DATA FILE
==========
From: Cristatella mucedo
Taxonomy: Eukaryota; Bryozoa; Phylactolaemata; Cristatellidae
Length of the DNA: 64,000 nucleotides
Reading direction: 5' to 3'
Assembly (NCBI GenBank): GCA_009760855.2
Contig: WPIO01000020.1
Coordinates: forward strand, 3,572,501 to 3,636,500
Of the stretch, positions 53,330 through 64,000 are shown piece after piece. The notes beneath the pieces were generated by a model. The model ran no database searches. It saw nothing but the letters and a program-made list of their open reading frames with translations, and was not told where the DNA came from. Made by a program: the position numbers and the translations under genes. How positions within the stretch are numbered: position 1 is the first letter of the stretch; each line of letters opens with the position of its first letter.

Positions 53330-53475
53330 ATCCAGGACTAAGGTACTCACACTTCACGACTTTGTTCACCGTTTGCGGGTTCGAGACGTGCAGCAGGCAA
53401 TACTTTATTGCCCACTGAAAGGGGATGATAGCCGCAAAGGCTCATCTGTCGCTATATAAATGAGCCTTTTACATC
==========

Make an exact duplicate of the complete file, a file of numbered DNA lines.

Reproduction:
From: Cristatella mucedo
Taxonomy: Eukaryota; Bryozoa; Phylactolaemata; Cristatellidae
Length of the DNA: 64,000 nucleotides
Reading direction: 5' to 3'
Assembly (NCBI GenBank): GCA_009760855.2
Contig: WPIO01000020.1
Coordinates: forward strand, 3,572,501 to 3,636,500
Of the stretch, positions 53,330 through 64,000 are shown piece after piece. The notes beneath the pieces were generated by a model. The model ran no database searches. It saw nothing but the letters and a program-made list of their open reading frames with translations, and was not told where the DNA came from. Made by a program: the position numbers and the translations under genes. How positions within the stretch are numbered: position 1 is the first letter of the stretch; each line of letters opens with the position of its first letter.

Positions 53330-53475
53330 ATCCAGGACTAAGGTACTCACACTTCACGACTTTGTTCACCGTTTGCGGGTTCGAGACGTGCAGCAGGCAA
53401 TACTTTATTGCCCACTGAAAGGGGATGATAGCCGCAAAGGCTCATCTGTCGCTATATAAATGAGCCTTTTACATC